Virgin joins Qantas in ditching its preselected travel insurance
The Australian Competition and Consumer Commission has welcomed a move by Virgin Australia to abolish its practice of pre-selected online travel insurance for customers booking flights with the airline.
According to the ACCC, Virgin’s previous opt-out model inadvertently lead customers to pay for undesired travel insurance without their knowledge.
“The ACCC will continue to work with other domestic airlines to end the practice of pre-selecting optional extras in the booking process, including baggage allowances, seat selection and travel insurance,” said ACCC Chairman Rod Sims.
Virgin Australia joins Qantas in ensuring its consumers are no longer required to opt out of travel insurance plans when booking airfares, giving them the choice to select insurance with the airline only if they choose to.
The move comes in the wake of a New Zealand ban on the opt-out practice following the successful “Ditch the Ticks” campaign lead by CHOICE and Consumer NZ.
Budget carrier Jetstar was forced to dump its opt-out travel insurance policy in New Zealand following the campaign, but the airline continues to operate the practice in Australia.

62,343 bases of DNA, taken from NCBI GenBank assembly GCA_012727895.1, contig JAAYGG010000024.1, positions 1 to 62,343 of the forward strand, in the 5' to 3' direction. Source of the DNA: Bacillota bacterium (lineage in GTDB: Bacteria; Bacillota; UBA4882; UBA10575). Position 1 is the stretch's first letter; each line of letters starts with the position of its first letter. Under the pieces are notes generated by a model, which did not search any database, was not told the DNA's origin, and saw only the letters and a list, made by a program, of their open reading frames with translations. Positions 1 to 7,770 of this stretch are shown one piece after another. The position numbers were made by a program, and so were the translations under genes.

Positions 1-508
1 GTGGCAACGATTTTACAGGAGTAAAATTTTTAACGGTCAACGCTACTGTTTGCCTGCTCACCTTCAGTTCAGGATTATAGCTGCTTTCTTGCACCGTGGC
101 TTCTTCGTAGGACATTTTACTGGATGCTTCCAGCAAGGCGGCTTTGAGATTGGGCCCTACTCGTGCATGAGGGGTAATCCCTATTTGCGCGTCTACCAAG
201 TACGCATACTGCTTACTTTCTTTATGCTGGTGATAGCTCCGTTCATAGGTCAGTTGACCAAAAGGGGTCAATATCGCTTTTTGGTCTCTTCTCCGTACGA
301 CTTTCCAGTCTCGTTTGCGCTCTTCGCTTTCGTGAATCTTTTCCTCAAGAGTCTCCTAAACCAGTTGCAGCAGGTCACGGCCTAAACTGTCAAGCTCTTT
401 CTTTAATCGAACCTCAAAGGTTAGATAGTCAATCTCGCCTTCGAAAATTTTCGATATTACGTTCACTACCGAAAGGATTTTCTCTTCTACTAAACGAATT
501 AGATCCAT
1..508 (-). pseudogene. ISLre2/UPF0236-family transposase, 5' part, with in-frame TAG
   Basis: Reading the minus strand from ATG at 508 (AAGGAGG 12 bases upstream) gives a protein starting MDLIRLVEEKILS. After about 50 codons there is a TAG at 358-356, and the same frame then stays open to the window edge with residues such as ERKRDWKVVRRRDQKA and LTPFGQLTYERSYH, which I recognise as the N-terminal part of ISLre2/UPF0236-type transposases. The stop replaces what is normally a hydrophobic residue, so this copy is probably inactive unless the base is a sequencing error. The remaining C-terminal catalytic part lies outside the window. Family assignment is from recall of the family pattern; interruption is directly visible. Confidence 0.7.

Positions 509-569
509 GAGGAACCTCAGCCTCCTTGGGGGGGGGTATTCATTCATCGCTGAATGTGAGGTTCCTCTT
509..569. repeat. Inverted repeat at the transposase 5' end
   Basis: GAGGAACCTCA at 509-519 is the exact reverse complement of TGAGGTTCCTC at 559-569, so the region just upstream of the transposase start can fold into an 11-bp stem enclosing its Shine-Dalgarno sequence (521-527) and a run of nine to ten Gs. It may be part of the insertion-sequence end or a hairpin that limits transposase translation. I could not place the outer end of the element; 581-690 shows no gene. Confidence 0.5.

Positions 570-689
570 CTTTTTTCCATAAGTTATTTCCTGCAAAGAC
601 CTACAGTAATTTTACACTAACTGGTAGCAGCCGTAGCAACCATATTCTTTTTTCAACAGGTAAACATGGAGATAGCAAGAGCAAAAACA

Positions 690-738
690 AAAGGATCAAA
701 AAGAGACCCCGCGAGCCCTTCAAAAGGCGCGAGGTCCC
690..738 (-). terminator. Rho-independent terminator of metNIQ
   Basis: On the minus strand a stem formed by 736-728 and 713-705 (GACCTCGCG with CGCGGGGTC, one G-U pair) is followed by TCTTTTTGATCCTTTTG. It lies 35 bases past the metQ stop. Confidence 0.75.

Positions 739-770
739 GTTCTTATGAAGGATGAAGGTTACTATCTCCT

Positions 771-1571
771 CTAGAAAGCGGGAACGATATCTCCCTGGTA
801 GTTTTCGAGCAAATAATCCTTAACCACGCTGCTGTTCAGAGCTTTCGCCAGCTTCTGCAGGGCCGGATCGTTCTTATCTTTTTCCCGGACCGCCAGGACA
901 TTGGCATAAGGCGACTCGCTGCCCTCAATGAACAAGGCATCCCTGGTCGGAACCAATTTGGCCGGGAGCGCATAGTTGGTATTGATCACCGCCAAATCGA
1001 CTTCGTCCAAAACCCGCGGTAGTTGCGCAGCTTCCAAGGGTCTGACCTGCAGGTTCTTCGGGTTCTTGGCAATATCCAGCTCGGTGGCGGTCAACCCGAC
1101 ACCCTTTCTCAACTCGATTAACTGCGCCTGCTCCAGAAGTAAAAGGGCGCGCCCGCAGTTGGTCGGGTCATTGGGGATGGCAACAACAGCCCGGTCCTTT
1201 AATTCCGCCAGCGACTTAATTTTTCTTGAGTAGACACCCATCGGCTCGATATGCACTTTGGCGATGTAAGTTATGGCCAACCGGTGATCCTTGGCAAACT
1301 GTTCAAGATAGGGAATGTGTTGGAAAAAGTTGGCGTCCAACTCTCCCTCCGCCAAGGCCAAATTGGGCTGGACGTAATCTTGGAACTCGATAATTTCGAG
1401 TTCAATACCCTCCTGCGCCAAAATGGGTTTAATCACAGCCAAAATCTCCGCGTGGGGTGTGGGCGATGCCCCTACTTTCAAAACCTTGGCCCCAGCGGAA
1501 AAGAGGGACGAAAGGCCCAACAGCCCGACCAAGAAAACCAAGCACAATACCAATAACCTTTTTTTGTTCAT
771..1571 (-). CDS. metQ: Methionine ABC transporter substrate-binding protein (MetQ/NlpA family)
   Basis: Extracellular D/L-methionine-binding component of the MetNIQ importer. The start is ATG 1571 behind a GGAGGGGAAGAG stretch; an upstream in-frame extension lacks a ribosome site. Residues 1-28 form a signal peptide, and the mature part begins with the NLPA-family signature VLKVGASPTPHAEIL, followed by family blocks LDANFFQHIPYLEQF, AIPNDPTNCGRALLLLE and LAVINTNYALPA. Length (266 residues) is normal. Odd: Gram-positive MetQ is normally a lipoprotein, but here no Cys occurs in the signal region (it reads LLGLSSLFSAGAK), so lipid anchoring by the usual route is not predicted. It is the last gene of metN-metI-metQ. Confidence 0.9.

The ACCC believes the New Zealand policy proves that consumers are capable of making their own decisions on travel insurance, and has called on other domestic airlines to adopt a similar policy to Virgin and Qantas.
“We’re certainly hopeful that they will make changes voluntarily in the short term, to the benefit of their customers, or the ACCC will explore other options,” said Mr Sims.
Consumer advocacy group CHOICE has also weighed into the ‘pre-ticked’ travel insurance debate, calling for the remaining opt-out airlines Jetstar and Tiger to cease their practice of ‘tricking’ consumers.
“Pre-ticked optional extras can see travellers paying up to 40 per cent more for things they don’t want, when all they’re trying to do is book a flight,” said Head of Media Tom Godfrey.
Research from CHOICE has found that consumers may be better off steering clear of the big airlines for their travel insurance altogether, finding it cheaper for consumers to book their insurance through a specialist insurer.
Mozo data supports these findings, as our comparison calculator shows a jet-setter travelling to Bali for a week over Christmas would pay just $20.50 with a specialist insurer like fastcover, compared to $78.50 through Virgin Australia.
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